The greater the specific inductive capacity of the interposed dielectric, the more powerful the effect produced. Owing to this, the streams show themselves with excessively high potentials even if the glass be as much as one and one-half to two inches thick. But besides the heating due to bombardment, some heating goes on undoubtedly in the dielectric, being apparently greater in glass than in ebonite. I attribute this to the greater specific inductive capacity of the glass; in consequence of which, with the same potential difference, a greater amount of energy is taken up in it than in rubber. It is like connecting to a battery a copper and a brass wire of the same dimensions. The copper wire, though a more perfect conductor, would heat more by reason of its taking more current. Thus what is otherwise considered a virtue of the glass is here a defect. Glass usually gives way much quicker than ebonite; when it is heated to a certain degree, the discharge suddenly breaks through at one point, assuming then the ordinary form of an arc.
The heating effect produced by molecular bombardment of the dielectric would, of course, diminish as the pressure of tile air is increased, and at enormous pressure it would be negligible, unless the frequency would increase correspondingly.
It will be often observed in these experiments that when the spheres are beyond the striking distance, the approach of a glass plate, for instance, may induce the spark to jump between the spheres. This occurs when the capacity of the spheres is somewhat below the critical value which gives the greatest difference of potential at the terminals of the coil. By approaching a dielectric, the specific inductive capacity of the space between the spheres is increased, producing the same effect as if the capacity of the spheres were increased. The potential at the terminals may then rise so high that the air space is cracked. The experiment is best performed with dense glass or mica.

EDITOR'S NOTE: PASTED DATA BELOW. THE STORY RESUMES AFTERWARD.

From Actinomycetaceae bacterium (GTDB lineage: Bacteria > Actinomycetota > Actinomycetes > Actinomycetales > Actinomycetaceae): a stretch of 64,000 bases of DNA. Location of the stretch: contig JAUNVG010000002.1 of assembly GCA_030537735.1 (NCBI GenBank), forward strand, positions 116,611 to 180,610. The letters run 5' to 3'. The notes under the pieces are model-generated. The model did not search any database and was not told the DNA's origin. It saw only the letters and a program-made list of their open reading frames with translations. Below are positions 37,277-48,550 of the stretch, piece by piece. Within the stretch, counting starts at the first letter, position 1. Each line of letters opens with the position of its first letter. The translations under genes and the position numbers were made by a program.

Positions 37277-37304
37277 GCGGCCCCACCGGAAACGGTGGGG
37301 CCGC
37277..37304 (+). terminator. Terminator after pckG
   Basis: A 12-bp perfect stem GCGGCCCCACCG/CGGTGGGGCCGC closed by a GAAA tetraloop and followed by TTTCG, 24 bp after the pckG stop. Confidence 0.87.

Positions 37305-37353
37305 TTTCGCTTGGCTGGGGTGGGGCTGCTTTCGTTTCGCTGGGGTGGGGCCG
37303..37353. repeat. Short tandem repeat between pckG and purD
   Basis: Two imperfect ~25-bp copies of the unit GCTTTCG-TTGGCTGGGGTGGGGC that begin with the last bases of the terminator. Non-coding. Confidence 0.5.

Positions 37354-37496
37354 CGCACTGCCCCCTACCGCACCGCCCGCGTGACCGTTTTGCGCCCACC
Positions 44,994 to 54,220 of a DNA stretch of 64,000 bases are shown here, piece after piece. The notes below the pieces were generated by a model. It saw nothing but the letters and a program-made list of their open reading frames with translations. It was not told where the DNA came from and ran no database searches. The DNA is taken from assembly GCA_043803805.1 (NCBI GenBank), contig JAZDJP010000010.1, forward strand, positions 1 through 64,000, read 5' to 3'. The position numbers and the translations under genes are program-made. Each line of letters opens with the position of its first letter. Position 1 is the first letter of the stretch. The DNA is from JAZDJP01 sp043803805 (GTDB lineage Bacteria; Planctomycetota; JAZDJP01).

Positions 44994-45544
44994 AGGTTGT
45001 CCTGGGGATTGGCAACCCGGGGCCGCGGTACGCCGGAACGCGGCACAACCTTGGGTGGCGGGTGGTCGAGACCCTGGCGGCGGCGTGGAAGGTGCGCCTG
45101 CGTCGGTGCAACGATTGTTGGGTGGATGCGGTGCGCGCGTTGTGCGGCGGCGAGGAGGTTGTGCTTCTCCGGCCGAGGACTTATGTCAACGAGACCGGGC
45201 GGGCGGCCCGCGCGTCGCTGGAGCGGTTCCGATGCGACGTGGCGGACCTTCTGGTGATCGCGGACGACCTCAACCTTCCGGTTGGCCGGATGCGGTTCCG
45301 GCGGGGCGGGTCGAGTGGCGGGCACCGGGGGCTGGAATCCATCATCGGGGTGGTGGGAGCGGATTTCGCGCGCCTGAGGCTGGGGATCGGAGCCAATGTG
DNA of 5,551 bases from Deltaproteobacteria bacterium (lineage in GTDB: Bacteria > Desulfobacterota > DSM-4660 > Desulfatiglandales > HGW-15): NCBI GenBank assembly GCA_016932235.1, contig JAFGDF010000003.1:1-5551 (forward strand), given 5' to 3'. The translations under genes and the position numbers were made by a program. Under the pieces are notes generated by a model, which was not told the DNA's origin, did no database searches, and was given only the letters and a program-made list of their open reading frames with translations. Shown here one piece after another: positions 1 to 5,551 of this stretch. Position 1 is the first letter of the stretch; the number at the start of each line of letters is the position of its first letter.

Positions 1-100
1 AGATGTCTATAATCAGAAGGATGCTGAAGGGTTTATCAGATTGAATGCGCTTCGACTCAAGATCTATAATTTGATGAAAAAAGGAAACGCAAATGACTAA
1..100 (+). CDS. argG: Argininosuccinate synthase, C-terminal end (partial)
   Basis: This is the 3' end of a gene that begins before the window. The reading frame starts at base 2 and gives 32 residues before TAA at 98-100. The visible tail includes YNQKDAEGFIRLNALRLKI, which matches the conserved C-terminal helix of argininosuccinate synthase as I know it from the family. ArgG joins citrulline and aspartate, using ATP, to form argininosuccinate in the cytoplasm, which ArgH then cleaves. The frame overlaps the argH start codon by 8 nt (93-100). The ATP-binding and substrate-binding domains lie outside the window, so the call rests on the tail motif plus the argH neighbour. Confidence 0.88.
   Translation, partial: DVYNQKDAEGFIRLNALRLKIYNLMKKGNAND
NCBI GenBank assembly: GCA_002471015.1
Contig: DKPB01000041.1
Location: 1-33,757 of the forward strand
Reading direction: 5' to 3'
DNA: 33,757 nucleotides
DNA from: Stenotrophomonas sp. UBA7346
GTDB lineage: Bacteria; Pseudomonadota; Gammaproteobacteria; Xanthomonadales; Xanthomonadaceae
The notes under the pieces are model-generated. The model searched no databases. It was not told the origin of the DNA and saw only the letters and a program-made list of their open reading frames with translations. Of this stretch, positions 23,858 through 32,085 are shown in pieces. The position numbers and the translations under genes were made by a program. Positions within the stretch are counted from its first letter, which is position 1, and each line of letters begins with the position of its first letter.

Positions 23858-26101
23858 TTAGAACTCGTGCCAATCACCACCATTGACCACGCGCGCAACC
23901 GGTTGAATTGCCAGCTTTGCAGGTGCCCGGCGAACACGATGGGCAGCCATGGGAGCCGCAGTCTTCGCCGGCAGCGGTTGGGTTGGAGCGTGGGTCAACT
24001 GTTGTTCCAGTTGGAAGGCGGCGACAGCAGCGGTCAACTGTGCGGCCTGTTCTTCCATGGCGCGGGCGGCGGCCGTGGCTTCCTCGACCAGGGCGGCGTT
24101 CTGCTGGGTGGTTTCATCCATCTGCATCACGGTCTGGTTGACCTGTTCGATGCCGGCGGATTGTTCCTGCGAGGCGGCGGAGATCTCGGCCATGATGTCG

Another interesting observation is that a plate of insulating material, when the discharge is passing through it, is strongly attracted by either of the spheres, that is by the nearer one, this being obviously due to the smaller mechanical effect of the bombardment on that side, and perhaps also to the greater electrification.
From the behavior of the dielectrics in these experiments; we may conclude that the best insulator for these rapidly alternating currents would be the one possessing the smallest specific inductive capacity and at the same time one capable of withstanding the greatest differences of potential; and thus two diametrically opposite ways of securing the required insulation are indicated, namely, to use either a perfect vacuum or a gas under great pressure; but the former would be preferable. Unfortunately neither of these two ways is easily carried out in practice.
It is especially interesting to note the behavior of an excessively high vacuum in these experiments. If a test tube, provided with external electrodes and exhausted to the highest possible degree, be connected to the terminals of the coil, Fig. 9 / 105, the electrodes of the tube are instantly brought to a high temperature and the glass at each end of the tube is rendered intensely phosphorescent, but the middle appears comparatively dark, and for a while remains cool.